Pre-release features

At Streamlit, we like to move quick while keeping things stable. In our latest effort to move even faster without sacrificing stability, we're offering our bold and fearless users two ways to try out Streamlit's bleeding-edge features:

  1. Nightly releases
  2. Beta and experimental features

At the end of each day (at night 🌛), our bots run automated tests against the latest Streamlit code and, if everything looks good, it publishes them as the streamlit-nightly package. This means the nightly build includes all our latest features, bug fixes, and other enhancements on the same day they land on our codebase.

How does this differ from official releases?

Official Streamlit releases go not only through both automated tests but also rigorous manual testing, while nightly releases only have automated tests. It's important to keep in mind that new features introduced in nightly releases often lack polish. In our official releases, we always make double-sure all new features are ready for prime time.

How do I use the nightly release?

All you need to do is install the streamlit-nightly package:

pip uninstall streamlit
pip install streamlit-nightly --upgrade


You should never have both streamlit and streamlit-nightly installed in the same environment!

Why should I use the nightly release?

Because you can't wait for official releases, and you want to help us find bugs early!

Why shouldn't I use the nightly release?

While our automated tests have high coverage, there's still a significant likelihood that there will be some bugs in the nightly code.

Can I choose which nightly release I want to install?

If you'd like to use a specific version, you can find the version number in our Release history. Specify the desired version using pip as usual: pip install streamlit-nightly==x.yy.zz-123456.

Can I compare changes between releases?

If you'd like to review the changes for a nightly release, you can use the comparison tool on GitHub.

In addition to nightly releases, we also have two naming conventions for less stable Streamlit features: st.beta_ and st.experimental_. These distinctions are prefixes we attach to our function names to make sure their status is clear to everyone.

Here's a quick rundown of what you get from each naming convention:

  • st: this is where our core features like st.write and st.dataframe live. If we ever make backward-incompatible changes to these, they will take place gradually and with months of announcements and warnings.
  • beta: this is where all new features land before they becoming part of Streamlit core. This gives you a chance to try the next big thing we're cooking up weeks or months before we're ready to stabilize its API.
  • experimental: this is where we'll put features that may or may not ever make it into Streamlit core. We don't know whether these features have a future, but we want you to have access to everything we're trying, and work with us to figure them out.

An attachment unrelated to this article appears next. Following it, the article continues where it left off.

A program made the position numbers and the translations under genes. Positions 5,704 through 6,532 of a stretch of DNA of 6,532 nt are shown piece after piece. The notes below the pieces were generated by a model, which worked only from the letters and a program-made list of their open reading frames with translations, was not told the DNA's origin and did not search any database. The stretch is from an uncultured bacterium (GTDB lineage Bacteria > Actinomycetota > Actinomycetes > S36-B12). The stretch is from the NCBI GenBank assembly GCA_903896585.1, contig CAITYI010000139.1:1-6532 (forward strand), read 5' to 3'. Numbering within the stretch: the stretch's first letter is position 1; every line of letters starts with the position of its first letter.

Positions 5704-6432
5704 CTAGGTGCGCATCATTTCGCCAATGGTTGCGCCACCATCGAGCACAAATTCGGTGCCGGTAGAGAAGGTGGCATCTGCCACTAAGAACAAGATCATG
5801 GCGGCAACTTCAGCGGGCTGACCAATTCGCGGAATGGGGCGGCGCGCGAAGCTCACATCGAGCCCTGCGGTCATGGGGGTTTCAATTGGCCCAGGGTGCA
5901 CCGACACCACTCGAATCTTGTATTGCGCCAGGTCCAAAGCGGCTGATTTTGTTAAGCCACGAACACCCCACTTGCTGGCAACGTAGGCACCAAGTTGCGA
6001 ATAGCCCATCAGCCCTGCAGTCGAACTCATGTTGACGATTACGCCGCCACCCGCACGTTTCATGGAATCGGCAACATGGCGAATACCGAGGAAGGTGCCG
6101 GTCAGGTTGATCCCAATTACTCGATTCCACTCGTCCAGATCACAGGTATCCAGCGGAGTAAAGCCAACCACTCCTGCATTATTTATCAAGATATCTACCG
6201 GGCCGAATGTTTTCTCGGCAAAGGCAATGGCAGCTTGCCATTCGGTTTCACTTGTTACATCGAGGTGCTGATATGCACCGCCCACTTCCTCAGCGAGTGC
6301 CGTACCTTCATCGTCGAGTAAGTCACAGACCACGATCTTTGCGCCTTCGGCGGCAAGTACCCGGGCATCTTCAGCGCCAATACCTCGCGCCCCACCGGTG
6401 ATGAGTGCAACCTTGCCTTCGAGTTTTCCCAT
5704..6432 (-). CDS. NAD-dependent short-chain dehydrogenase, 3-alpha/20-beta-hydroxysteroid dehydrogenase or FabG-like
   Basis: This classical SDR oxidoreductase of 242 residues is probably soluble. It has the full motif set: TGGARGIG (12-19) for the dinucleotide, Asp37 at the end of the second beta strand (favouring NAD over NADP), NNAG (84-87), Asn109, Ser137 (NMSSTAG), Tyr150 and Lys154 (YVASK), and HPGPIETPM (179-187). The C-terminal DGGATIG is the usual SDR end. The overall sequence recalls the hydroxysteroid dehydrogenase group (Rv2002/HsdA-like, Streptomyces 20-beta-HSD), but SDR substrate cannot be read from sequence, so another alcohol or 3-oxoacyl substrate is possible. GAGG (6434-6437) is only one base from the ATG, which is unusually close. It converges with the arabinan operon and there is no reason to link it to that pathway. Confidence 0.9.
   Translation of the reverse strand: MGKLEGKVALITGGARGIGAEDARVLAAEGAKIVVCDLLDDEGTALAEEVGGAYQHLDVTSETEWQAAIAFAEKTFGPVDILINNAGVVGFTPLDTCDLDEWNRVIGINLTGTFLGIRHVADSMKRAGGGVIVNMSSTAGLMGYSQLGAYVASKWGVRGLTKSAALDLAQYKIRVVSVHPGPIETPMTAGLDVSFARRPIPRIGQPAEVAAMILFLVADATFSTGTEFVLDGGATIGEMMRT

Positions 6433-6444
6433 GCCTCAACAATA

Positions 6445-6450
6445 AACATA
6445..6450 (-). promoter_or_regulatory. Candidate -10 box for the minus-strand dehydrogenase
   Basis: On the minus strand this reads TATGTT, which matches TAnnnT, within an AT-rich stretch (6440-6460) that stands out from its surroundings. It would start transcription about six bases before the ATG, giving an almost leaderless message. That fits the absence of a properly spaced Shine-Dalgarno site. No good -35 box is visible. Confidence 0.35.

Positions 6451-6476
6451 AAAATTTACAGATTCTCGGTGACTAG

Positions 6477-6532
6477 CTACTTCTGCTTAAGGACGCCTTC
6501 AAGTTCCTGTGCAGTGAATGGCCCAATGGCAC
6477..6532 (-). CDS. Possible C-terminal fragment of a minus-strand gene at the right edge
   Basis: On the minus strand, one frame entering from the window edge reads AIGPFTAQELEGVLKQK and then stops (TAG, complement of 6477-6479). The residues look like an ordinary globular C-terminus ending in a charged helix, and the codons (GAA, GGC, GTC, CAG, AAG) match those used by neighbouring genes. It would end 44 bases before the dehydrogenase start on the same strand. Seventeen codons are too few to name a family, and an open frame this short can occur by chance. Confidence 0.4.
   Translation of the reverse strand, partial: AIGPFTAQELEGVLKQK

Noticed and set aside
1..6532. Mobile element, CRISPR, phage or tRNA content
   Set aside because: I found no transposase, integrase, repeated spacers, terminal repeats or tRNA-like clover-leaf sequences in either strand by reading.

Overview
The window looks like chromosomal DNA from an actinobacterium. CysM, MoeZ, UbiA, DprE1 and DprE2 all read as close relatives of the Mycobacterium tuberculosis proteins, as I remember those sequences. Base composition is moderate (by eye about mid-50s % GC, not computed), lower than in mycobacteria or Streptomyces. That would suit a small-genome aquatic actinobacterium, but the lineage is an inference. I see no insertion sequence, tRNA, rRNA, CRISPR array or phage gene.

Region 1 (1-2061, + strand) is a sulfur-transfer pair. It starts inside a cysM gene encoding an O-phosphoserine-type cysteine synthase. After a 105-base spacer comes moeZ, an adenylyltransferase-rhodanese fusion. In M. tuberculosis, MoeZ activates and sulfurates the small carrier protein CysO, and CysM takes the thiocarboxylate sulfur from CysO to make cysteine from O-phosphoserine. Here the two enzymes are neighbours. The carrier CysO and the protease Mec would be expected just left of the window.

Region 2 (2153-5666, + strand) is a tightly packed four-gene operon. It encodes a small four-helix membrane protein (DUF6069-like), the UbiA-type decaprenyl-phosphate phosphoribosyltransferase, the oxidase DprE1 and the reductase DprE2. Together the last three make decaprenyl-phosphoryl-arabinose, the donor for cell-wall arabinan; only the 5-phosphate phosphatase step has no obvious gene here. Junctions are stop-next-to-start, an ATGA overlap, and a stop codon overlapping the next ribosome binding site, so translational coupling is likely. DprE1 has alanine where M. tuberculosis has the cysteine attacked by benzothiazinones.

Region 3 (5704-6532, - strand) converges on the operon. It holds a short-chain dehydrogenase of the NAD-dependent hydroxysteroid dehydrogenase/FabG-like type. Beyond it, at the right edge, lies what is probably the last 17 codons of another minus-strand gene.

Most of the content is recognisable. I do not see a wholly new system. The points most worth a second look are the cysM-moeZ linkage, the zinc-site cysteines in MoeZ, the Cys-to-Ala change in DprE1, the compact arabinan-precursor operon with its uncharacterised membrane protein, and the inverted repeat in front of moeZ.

The main difference between beta_ and experimental_ is that beta features are expected to make it into Streamlit core at some point soon, while experimental features may never make it.

Features with the beta_ naming convention are all scheduled to become part of Streamlit core. While in beta, a feature's API and behaviors may not be stable, and it's possible they could change in ways that aren't backward-compatible.

The lifecycle of a beta feature

  1. A feature is added with the beta_ prefix.

  2. The feature's API stabilizes and the feature is cloned without the beta_ prefix, so it exists as both st and beta_. At this point, users will see a warning when using the version of the feature with the beta_ prefix -- but the feature will still work.

  3. At some point, the code of the beta_-prefixed feature is removed, but there will still be a stub of the function prefixed with beta_ that shows an error with appropriate instructions.

  4. Finally, at a later date the beta_ version is removed.

Features with the experimental_ naming convention are things that we're still working on or trying to understand. If these features are successful, at some point they'll become part of Streamlit core, by moving to the beta_ naming convention and then to Streamlit core. If unsuccessful, these features are removed without much notice.



Experimental features and their APIs may change or be removed at any time.

The lifecycle of an experimental feature

  1. A feature is added with the experimental_ prefix.
  2. The feature is potentially tweaked over time, with possible API/behavior breakages.
  3. At some point, we either promote the feature to beta_ or remove it from experimental_. Either way, we leave a stub in experimental_ that shows an error with instructions.

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